Shearing the traditional way
- Credit: Archant
By the time we get around to early June, sheep really are much better off without their fleeces!
In fact, many people will already have shorn their flocks by now, particularly smallholders who show their sheep – the little bit of extra growth of wool that’s gained by early shearing might just give them the edge in the ring.
Generally, shearing is carried out by a contactor, using an electric shearing machine, but there’s no earthly reason why the owners of very small flocks shouldn’t do the job themselves in the traditional way – by hand.
You’ll need a nice clean board to shear on – a sheet of plywood is ideal – and if you’re shearing outdoors spread out a piece of tarpaulin to catch all the snippets. If you’ve only got a few sheep to shear then some empty paper feed sacks will do to pack the fleeces in, otherwise you’ll need a wool sheet from the BWMB.
Having turned a sheep over properly, and manoeuvred it onto your board, begin by shearing the brisket, followed by the belly and crutch. Next shear the left hind leg, and the tail. The left side of the neck is done next, then the left shoulder. After this, the sheep is laid down on her side, and you shear the ‘long blows’. Starting from the forward edge of the area cleared when shearing the hind leg, each long blow runs the whole length of the sheep, parallel with her backbone. Once the whole of the sheep’s left side is shorn, work your way down the right side of the neck, and clear the right shoulder, lifting the sheep up as you go. Continue until the whole of the right side is shorn, and finally complete the job by shearing the right hind leg. It takes me about five minutes, but don’t be surprised if it takes you a lot longer than that. The main thing is not to try to shear fast. The speed will come naturally as your technique improves.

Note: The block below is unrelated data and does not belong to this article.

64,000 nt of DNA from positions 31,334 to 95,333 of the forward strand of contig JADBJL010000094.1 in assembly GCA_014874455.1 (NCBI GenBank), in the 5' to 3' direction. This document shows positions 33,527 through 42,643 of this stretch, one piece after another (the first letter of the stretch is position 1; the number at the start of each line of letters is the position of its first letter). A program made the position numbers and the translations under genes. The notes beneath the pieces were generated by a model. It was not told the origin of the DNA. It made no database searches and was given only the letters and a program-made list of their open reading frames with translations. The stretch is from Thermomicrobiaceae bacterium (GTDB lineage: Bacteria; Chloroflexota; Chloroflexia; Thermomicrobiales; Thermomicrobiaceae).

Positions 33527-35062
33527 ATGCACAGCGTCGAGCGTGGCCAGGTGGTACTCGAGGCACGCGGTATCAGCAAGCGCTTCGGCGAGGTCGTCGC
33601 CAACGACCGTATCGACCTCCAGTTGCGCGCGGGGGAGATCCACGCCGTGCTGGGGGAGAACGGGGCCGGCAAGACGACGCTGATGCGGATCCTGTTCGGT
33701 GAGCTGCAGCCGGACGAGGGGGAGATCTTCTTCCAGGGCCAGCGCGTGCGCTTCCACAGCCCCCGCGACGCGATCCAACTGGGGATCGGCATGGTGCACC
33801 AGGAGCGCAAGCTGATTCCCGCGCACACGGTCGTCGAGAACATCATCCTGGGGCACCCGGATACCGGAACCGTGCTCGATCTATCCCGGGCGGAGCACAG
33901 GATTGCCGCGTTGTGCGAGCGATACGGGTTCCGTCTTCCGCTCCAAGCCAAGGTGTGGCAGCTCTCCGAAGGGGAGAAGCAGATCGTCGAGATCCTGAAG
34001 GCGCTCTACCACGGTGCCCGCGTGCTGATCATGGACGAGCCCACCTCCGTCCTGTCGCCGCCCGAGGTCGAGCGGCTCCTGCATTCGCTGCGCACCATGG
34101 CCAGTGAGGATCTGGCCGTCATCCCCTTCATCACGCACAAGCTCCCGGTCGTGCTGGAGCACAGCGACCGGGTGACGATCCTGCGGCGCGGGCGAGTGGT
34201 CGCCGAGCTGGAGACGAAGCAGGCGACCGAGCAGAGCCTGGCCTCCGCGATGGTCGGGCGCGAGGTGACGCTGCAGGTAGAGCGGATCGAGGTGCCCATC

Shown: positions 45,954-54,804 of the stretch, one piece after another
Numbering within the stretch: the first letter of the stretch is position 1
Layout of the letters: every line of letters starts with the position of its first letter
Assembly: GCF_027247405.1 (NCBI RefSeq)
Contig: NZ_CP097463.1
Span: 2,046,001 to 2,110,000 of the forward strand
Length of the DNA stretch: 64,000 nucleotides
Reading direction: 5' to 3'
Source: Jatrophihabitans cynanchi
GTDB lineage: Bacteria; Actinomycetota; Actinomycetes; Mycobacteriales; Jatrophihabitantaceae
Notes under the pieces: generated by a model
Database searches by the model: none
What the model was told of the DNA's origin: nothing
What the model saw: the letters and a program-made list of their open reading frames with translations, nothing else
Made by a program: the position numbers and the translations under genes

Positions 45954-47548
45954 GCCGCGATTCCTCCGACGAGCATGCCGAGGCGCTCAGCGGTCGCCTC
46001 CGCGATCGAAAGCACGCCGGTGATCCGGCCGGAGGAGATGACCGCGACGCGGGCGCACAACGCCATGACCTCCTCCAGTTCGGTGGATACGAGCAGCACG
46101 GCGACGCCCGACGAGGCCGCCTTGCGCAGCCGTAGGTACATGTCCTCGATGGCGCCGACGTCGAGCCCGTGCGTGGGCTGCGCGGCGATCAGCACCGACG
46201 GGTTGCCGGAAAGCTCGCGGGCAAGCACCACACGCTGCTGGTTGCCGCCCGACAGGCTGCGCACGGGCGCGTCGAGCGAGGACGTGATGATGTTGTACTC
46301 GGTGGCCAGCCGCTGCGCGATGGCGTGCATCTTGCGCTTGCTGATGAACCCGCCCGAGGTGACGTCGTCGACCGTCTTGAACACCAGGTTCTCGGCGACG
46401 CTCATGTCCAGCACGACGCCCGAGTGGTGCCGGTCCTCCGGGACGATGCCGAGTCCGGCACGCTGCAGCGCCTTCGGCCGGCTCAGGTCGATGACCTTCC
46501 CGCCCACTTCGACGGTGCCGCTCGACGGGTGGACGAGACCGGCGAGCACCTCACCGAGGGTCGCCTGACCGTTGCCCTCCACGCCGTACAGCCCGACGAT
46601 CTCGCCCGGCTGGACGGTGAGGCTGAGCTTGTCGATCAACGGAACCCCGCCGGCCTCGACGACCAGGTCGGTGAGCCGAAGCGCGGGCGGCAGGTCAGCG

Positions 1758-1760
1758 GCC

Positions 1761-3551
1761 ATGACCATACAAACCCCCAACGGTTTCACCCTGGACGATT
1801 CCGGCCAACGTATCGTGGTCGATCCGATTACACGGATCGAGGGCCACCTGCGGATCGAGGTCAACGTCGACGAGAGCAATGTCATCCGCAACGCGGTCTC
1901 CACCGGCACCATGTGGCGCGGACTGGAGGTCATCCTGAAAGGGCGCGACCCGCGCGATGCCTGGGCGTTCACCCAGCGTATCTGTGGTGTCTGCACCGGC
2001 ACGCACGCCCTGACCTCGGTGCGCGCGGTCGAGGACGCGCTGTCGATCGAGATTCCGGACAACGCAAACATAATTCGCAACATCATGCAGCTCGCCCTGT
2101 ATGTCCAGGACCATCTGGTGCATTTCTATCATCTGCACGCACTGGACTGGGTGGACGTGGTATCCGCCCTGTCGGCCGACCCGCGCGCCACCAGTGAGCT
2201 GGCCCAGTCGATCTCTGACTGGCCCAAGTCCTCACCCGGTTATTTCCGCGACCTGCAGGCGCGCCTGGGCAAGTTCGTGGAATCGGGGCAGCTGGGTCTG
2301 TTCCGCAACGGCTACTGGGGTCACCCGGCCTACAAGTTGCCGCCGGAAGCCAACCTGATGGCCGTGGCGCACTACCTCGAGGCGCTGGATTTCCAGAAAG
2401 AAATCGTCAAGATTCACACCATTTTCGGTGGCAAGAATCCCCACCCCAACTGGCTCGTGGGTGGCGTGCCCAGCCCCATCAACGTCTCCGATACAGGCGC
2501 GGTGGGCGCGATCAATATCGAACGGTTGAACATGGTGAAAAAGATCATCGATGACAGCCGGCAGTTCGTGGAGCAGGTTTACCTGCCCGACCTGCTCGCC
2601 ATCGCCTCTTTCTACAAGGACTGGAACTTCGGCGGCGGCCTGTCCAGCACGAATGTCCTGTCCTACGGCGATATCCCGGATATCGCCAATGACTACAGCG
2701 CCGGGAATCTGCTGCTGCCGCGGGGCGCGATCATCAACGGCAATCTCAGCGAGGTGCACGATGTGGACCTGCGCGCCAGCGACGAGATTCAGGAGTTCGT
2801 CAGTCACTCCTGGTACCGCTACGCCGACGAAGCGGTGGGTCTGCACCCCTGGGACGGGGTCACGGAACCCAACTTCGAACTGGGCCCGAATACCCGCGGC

Sheep are much easier to shear on a hot day, and this can be further helped by penning them up tight for a while, so that they sweat a bit. This really softens the grease in the fleece, and helps to lift the wool off the body of the animal, making your task much less backbreaking.
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Never shear wet sheep. This is particularly pertinent if you’re using electric clippers, as holding onto a metal handpiece, connected via a metal shaft to an electric motor, could have fatal consequences if the sheep between your legs is a soggy one!
(Even if the sheep are dry, you should always have a circuit breaker in the system).
Also, quite apart from the risk of electrocution, damp wool won’t store well.